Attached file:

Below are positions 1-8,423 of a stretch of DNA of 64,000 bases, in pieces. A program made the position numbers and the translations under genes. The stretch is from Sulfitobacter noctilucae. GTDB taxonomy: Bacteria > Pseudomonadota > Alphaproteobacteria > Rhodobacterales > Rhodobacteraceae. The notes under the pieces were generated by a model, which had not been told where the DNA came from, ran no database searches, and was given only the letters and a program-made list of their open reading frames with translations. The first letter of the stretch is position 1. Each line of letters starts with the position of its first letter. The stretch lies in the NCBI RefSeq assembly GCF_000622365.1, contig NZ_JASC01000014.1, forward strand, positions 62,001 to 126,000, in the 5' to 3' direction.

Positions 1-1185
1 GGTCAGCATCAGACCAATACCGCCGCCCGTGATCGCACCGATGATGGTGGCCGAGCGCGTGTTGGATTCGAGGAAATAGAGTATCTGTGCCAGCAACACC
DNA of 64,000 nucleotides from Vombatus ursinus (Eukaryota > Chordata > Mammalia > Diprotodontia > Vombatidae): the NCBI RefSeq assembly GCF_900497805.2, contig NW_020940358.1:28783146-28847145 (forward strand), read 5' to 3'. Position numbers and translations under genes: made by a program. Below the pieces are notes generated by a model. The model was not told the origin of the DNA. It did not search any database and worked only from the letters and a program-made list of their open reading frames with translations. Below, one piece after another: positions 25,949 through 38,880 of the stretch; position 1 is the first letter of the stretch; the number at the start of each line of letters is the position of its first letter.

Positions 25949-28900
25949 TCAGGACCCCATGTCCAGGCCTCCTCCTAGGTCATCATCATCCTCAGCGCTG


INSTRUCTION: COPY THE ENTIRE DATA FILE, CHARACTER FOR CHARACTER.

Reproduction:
Below are positions 1-8,423 of a stretch of DNA of 64,000 bases, in pieces. A program made the position numbers and the translations under genes. The stretch is from Sulfitobacter noctilucae. GTDB taxonomy: Bacteria > Pseudomonadota > Alphaproteobacteria > Rhodobacterales > Rhodobacteraceae. The notes under the pieces were generated by a model, which had not been told where the DNA came from, ran no database searches, and was given only the letters and a program-made list of their open reading frames with translations. The first letter of the stretch is position 1. Each line of letters starts with the position of its first letter. The stretch lies in the NCBI RefSeq assembly GCF_000622365.1, contig NZ_JASC01000014.1, forward strand, positions 62,001 to 126,000, in the 5' to 3' direction.

Positions 1-1185
1 GGTCAGCATCAGACCAATACCGCCGCCCGTGATCGCACCGATGATGGTGGCCGAGCGCGTGTTGGATTCGAGGAAATAGAGTATCTGTGCCAGCAACACC
DNA of 64,000 nucleotides from Vombatus ursinus (Eukaryota > Chordata > Mammalia > Diprotodontia > Vombatidae): the NCBI RefSeq assembly GCF_900497805.2, contig NW_020940358.1:28783146-28847145 (forward strand), read 5' to 3'. Position numbers and translations under genes: made by a program. Below the pieces are notes generated by a model. The model was not told the origin of the DNA. It did not search any database and worked only from the letters and a program-made list of their open reading frames with translations. Below, one piece after another: positions 25,949 through 38,880 of the stretch; position 1 is the first letter of the stretch; the number at the start of each line of letters is the position of its first letter.

Positions 25949-28900
25949 TCAGGACCCCATGTCCAGGCCTCCTCCTAGGTCATCATCATCCTCAGCGCTG